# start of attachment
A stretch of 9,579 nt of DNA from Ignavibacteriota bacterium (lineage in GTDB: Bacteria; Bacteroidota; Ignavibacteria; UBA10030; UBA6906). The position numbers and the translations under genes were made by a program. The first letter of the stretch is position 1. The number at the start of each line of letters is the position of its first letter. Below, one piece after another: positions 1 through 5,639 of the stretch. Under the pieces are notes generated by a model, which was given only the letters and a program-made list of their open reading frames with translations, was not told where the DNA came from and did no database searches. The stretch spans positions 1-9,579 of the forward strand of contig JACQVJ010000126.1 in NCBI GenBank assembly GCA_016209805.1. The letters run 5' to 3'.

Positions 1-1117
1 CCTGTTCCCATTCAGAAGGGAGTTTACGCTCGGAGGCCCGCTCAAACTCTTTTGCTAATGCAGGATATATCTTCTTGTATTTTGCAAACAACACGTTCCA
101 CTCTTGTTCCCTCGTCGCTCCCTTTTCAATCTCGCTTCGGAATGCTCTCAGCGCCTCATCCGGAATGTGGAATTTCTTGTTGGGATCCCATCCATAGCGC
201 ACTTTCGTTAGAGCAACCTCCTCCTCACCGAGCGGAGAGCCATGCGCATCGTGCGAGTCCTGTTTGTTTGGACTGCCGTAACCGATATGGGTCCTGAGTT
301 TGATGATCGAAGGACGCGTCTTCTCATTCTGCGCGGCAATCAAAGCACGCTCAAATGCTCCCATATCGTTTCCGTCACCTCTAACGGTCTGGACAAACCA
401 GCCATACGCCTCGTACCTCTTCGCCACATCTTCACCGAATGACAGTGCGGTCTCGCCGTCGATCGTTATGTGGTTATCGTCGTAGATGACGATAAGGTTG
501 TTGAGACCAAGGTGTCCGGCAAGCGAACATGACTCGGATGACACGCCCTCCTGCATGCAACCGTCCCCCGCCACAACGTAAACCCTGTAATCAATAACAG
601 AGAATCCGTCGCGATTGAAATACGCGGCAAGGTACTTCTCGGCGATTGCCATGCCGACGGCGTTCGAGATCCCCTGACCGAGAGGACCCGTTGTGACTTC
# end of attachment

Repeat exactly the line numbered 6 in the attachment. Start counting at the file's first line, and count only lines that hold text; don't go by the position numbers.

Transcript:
301 TGATGATCGAAGGACGCGTCTTCTCATTCTGCGCGGCAATCAAAGCACGCTCAAATGCTCCCATATCGTTTCCGTCACCTCTAACGGTCTGGACAAACCA